Skip Content
Tamiaho

Tamiaho Herangi-Searancke started formal traditional learning of mau rākau at the tender age of three from his kuia and kaumatua in the far north (Te Hokianga-nui-a-Kupe, Hokianga-whakapau-karakia).

Now, at 40, he’s a long-established kaiako in this ancient Māori martial art at Te Wānanga o Aotearoa. He’s running a new mau rākau course for the first time within Waikato-Tainui at Mangakōtukutuku in Hamilton, and is looking forward to the art’s further spread around the motu.

Tamiaho, a Masters of Arts and leader among the warrior guard of the Kingiitanga, started out his life in the far north under the watchful eye and guidance of his kuia Whina Cooper, Arana Karena (kaihautu of Ngatokimatawhaorua) and his grandfather Benjamin Titore (McLean), a 28th Māori Battalion veteran. Under these great leaders and significant others, Tamiaho quickly advanced his skills and knowledge. 

At the age of five he was a kaiwero for his takiwa of Panguru and, at 14, went on to give his first mau rākau instruction session, alongside his Aunty Vicky Te Rangiataahua Wehi, during a kapa haka at Te Aute College in 1993.

By that stage, Tamiaho was well-versed in the mau rākau styles of Tainui, Maniapoto, Ngāpuhi, Ngāti Pūkenga and Te Arawa, all iwi he has whakapapa to (as well as Raukawa and Ngai Tai).

From that knowledge base, he became closely involved with the oversight of mau rākau tu taua at Te Wānanga o Aotearoa for over 10 years before getting involved in the new course being offered at a number of campuses from this year.

The 25 places on the current Mangakōtukutuku course were filled before it started and another similar-sized course next year is already full, with a waiting list of 50.

Interest comes from tauira of varying backgrounds and “it’s not only Māori wanting to learn”.

Tauira motivations for signing up can include a desire to understand their identity, “their place in the universe” and “wanting to learn these ancient skills at arms”.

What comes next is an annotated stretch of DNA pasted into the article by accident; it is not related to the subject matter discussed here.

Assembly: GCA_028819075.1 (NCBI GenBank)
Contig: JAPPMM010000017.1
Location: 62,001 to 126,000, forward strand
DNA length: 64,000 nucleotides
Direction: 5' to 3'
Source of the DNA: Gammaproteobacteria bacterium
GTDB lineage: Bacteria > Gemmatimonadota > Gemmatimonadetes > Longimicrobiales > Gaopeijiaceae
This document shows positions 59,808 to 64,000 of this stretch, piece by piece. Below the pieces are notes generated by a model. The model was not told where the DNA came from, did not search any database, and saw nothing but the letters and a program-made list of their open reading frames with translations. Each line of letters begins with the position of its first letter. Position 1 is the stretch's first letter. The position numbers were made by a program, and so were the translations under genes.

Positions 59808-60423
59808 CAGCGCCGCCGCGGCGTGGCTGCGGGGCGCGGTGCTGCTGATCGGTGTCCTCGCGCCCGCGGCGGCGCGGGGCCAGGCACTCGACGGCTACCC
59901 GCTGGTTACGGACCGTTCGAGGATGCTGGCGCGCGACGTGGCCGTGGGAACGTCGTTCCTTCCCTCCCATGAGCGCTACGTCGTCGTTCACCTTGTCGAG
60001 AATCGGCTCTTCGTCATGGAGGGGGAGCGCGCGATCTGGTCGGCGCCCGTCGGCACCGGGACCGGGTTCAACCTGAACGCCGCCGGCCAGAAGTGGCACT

“As part of all of those aspects…is learning the ancient streams of knowledge, narrative and epistemological truths that are inherent within mau rākau,” says Tamiaho.

“Rākau has a lifeforce and that force is to understand the world of light. He mauri tō te rakau, ko tona mauri he whakaaomarama as my grandfather said.” The purpose of mau rākau, he says, is to understand our ever-changing world around us and our place in it.

For the benefits it brings to practitioners, Tamiaho is keen to see the further spread wherever possible of mau rākau courses around the motu among hapu and iwi.

“Mau rākau is a big impact knowledge base because it requires a total being approach. One's mind, body and spirit are immediately infused and uplifted with wairuatanga, mātauranga, kaupapa and wānanga to its fullest senses.”

 Back to news & events

Published On: 12 November, 2019

Article By: Stephen Ward



Other Articles

  • 16 April 2021

    Lyn gets grounded through rongoā

    Lyn is completing the Level 4 Certificate in Rongoā programme at the new Te Wānanga o Aotearoa campus in New Plymouth and says she’s become a changed person during the course.

  • 14 April 2021

    Weaving communities together through raranga

    Talei (Te Whānau a Takimoana) is immersed in her Ngāti Porou roots where she teaches raranga (Certificate in Māori and Indigenous Art) through Te Wānanga o Aotearoa.

  • 12 April 2021

    Learning te reo Māori never stops

    When Dave Coyne was a kid, he knew when the adults were talking about something serious. So he spent a year on a training course immersed in te reo Māori and learning more about te Ao Māori.

  • 8 April 2021

    Tikanga teaches valuable skills

    Learning te reo Māori has led to Whananaki mum Krystal Worters to expand her knowledge of te Ao Māori even further. She’s just completed an introductory programme to learn more about tikanga Māori.